[Nota bene that the Latin word root lex means “word, law, reading,” in other words, language and its uses.]
“Lexeme: 1. A word considered as a lexical unit, in abstraction from the specific forms it takes in specific constructions, e.g. the verb ‘sing’ or ‘to sing,’ in abstraction from the varying word forms sing, sings, sang, sung, singing. Compare lemma. 2. Any other unit, e.g. a morpheme, seen has having lexical rather than grammatical meaning.
Lexical: 1. Assigned to, or involving units assigned to, a lexicon. Thus a lexical entry is an entry in the lexicon; a lexical item or lexical unit may be any word, etc. which has such an entry; rules are lexically governed if they apply only to structures including certain lexical units. 2. Specifically of words etc. distinguished as having a lexical as opposed to a grammatical meaning, or to members of a lexical as opposed to a functional category.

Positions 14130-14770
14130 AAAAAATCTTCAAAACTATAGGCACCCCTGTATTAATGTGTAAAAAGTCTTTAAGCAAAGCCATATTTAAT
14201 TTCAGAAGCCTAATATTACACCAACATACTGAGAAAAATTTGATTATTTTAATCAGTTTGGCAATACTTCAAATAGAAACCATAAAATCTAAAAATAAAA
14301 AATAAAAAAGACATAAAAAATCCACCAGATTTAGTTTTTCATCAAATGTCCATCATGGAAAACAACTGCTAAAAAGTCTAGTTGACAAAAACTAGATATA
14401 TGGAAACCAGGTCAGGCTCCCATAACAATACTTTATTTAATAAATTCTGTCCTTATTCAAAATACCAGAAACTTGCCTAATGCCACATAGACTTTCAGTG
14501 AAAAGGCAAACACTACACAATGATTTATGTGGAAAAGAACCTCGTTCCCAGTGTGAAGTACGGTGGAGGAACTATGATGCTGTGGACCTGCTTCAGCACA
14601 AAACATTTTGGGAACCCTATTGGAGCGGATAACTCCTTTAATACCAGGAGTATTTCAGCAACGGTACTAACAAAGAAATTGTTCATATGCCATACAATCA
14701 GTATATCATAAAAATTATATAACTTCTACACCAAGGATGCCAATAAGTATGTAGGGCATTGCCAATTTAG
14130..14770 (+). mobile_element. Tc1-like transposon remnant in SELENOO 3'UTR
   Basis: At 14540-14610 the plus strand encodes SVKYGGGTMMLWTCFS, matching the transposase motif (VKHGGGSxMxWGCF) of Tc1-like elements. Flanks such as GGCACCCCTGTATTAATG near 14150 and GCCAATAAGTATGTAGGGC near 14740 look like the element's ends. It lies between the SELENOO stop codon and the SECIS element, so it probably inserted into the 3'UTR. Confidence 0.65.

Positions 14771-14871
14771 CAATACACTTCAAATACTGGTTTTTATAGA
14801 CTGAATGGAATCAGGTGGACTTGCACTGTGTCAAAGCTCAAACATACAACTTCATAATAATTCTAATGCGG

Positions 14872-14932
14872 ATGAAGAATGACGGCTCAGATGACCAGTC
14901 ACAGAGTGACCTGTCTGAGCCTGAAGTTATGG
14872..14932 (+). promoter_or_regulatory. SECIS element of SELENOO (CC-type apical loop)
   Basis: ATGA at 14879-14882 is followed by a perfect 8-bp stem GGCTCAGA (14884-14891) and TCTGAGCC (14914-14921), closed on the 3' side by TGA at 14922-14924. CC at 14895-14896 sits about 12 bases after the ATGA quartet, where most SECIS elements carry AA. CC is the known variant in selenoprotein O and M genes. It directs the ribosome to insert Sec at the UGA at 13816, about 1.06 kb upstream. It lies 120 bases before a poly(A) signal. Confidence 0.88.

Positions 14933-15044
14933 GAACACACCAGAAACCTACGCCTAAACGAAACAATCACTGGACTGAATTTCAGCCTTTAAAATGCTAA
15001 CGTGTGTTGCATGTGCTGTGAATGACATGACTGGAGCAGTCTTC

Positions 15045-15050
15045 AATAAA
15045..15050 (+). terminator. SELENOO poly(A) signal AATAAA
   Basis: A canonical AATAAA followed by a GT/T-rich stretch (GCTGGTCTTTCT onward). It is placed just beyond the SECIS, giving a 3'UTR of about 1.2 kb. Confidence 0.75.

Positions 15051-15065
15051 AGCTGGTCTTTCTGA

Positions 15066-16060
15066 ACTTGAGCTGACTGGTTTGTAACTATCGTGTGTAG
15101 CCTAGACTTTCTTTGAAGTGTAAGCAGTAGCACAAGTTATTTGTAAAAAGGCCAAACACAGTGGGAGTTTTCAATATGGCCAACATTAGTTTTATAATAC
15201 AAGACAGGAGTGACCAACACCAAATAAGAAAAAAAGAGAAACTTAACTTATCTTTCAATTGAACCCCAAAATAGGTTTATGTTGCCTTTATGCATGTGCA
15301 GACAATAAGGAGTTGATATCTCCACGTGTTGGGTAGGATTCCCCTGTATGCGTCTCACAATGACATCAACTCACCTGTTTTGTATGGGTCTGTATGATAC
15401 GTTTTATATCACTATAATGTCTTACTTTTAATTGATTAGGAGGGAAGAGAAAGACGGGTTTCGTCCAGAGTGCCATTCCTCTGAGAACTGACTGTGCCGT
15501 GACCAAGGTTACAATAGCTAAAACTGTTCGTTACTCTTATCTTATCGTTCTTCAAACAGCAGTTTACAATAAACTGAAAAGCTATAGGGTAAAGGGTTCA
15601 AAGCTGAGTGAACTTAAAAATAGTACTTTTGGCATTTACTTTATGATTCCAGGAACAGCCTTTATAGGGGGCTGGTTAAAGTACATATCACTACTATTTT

Lexicon: An aspect of language, or part of a linguist’s account of language, that is centered on units that have individual meanings. Distinguished as such from grammar or syntax as concerned with structures in the abstract. But structures in grammar themselves reflect the properties of the lexical units that enter into them, which may be very general or very specific. Therefore the precise scope of a lexicon, as a description of the properties of or assigned to individual units, will vary from one theory of language to another. In one account, it has been a simple subcomponent of a generative grammar, in others the basis, in itself, for most if not all specific grammatical patterns; in some an unstructured list, in others an elaborate network of entries related by lexical rules, and so on.
Usually distinguished as a theoretical concept, from a dictionary, as part of a practical description: hence e.g. a posited mental lexicon, not ‘mental dictionary.’”
Excerpted from: Matthews, P.H. The Oxford Concise Dictionary of Linguistics. New York: Oxford University Press, 2014.